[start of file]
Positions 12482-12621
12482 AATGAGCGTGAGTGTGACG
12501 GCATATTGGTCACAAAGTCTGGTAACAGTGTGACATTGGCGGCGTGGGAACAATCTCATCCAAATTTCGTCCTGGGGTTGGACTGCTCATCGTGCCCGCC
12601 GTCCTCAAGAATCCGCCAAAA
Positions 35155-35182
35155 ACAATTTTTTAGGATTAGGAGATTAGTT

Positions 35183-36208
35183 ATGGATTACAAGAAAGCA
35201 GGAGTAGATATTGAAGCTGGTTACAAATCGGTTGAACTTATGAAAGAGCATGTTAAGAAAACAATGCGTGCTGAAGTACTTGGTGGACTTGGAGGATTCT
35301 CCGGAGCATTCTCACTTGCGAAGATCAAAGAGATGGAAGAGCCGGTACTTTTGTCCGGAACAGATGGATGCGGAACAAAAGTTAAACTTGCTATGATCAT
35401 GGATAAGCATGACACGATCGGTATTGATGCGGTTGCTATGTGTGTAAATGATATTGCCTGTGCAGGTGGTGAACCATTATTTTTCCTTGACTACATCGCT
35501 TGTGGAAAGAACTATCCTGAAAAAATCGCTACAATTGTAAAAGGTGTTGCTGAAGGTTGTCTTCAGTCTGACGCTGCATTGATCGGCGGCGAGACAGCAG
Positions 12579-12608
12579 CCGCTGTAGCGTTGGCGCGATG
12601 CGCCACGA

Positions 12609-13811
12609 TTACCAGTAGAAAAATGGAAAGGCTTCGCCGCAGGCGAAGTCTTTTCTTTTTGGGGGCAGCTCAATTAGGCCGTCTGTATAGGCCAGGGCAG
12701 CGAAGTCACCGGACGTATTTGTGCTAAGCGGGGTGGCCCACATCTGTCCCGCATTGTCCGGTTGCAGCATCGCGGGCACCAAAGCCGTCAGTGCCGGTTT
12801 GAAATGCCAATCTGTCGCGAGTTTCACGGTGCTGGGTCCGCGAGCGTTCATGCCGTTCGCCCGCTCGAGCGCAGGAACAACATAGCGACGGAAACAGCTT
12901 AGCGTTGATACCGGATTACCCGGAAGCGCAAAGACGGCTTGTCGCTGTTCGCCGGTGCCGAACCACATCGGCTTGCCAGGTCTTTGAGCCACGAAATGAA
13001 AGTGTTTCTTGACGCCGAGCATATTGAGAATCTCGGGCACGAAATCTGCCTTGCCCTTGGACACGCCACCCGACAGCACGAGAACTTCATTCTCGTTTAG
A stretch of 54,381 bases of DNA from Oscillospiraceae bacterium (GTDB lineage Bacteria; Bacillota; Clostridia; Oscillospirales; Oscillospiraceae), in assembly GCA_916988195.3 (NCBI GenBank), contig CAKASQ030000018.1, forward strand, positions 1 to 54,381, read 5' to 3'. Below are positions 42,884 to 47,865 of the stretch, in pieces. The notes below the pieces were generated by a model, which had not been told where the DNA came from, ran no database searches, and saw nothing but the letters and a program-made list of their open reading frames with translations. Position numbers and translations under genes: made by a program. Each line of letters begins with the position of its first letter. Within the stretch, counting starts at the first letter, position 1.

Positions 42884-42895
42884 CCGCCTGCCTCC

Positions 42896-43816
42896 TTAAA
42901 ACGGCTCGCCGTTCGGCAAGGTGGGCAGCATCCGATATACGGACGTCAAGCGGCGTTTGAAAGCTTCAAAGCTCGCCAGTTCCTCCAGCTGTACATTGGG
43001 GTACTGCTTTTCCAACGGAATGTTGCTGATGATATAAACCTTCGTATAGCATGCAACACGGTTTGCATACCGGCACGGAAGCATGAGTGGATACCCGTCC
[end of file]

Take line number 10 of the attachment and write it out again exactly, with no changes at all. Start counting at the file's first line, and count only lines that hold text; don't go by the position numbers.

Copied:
35301 CCGGAGCATTCTCACTTGCGAAGATCAAAGAGATGGAAGAGCCGGTACTTTTGTCCGGAACAGATGGATGCGGAACAAAAGTTAAACTTGCTATGATCAT